Wyndham Lewis (1882–1957), the self-styled leader of Britain’s avant-garde, lived in Paris from 1902 to 1908 and witnessed there radical changes in art. It is not known whether he ever met Picasso, but his work suggests that he saw Les Desmoiselles d’Avignon, 1907. Lewis’s mentor, the painter Augustus John, had certainly seen it in Picasso’s studio soon after it was made.
In 1914, Lewis announced his new avant-garde movement, Vorticism, with the publication of its journal, BLAST. There he criticised Picasso’s limited subject matter and lack of formal energy, saying that Picasso was putting the modern movement under a cloud: ‘the exquisite and accomplished, but discouraged, sentimental and inactive, personality of Picasso’. The dynamic arcs and diagonals of Vorticist aesthetics are a distinctive development of the discoveries of Cubism – a style that had clearly affected Lewis’s earlier figure style. But Lewis contrasted Vorticism’s concerns with the modern world, especially the city, with Picasso’s concentration on the closed world of the studio.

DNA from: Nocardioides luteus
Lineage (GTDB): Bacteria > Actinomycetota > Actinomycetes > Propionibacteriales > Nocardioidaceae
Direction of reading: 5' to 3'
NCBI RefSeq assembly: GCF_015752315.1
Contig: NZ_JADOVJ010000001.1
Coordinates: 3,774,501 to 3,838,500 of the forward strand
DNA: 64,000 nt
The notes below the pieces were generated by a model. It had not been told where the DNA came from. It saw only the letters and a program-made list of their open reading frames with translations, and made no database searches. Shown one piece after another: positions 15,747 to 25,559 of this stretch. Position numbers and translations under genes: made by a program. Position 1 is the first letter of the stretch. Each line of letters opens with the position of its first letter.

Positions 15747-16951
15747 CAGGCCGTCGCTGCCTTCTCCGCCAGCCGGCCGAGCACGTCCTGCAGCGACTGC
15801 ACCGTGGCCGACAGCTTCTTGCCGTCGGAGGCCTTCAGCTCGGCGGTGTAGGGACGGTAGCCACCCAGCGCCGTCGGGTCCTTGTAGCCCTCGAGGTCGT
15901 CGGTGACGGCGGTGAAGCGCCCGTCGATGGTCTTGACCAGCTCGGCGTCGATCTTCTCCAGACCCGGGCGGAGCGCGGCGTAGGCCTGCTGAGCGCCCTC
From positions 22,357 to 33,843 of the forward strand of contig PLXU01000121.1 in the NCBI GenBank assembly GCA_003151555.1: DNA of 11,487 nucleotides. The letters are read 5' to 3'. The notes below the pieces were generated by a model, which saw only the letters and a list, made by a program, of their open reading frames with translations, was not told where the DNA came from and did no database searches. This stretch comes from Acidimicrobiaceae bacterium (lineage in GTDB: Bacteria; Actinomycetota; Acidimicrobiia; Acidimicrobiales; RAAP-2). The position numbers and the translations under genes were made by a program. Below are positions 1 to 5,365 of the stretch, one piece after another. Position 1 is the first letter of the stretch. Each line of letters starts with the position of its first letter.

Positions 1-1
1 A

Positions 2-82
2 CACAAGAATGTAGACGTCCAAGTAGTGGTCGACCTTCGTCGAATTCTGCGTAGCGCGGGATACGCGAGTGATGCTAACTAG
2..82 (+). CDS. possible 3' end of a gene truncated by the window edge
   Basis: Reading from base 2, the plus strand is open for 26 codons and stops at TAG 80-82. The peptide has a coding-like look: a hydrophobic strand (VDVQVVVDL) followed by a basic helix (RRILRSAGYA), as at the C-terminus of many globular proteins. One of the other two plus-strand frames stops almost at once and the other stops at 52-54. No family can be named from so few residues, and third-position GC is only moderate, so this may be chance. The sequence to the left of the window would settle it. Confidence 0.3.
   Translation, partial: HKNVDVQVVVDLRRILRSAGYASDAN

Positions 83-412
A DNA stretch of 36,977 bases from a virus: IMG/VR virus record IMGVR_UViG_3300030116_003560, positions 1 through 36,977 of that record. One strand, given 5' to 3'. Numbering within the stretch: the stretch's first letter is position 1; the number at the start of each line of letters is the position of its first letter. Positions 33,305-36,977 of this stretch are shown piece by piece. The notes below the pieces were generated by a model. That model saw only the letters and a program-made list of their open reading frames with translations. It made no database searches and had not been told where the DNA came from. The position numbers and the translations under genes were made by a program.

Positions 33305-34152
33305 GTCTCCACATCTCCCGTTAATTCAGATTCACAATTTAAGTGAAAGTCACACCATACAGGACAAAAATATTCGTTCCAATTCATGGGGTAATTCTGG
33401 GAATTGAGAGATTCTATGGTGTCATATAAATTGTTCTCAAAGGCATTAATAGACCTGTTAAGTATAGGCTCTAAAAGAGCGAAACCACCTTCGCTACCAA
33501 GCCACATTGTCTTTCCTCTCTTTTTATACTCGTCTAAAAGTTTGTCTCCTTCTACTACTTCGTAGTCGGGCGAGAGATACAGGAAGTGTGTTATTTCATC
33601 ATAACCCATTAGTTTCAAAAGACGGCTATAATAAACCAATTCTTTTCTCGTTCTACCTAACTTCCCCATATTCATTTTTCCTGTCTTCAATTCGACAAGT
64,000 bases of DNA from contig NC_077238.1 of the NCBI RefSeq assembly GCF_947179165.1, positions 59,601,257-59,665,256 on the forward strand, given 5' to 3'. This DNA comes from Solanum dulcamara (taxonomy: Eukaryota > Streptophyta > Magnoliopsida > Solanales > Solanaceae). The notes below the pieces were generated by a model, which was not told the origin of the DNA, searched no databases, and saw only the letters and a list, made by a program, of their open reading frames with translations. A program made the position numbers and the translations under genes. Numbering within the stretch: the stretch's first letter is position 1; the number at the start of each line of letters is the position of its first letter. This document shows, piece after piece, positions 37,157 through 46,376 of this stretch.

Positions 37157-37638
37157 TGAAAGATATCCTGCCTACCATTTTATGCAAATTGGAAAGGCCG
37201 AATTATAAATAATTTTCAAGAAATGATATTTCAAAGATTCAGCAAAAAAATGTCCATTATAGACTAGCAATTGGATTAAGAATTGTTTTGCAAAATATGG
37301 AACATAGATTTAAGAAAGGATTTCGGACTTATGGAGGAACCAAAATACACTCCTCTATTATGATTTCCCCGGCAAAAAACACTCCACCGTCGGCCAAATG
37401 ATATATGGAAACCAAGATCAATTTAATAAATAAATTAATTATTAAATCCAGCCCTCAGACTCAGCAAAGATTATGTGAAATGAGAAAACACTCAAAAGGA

Following the First World War, Lewis set out to frighten away the ‘cultivated and snobbish game’ of what he saw as the introspective world of Picasso and his Bloomsbury supporters. His aggressive, cynical figures first appeared at the Leicester Galleries, London, in April 1921, only weeks after Picasso’s first post-war exhibition in London.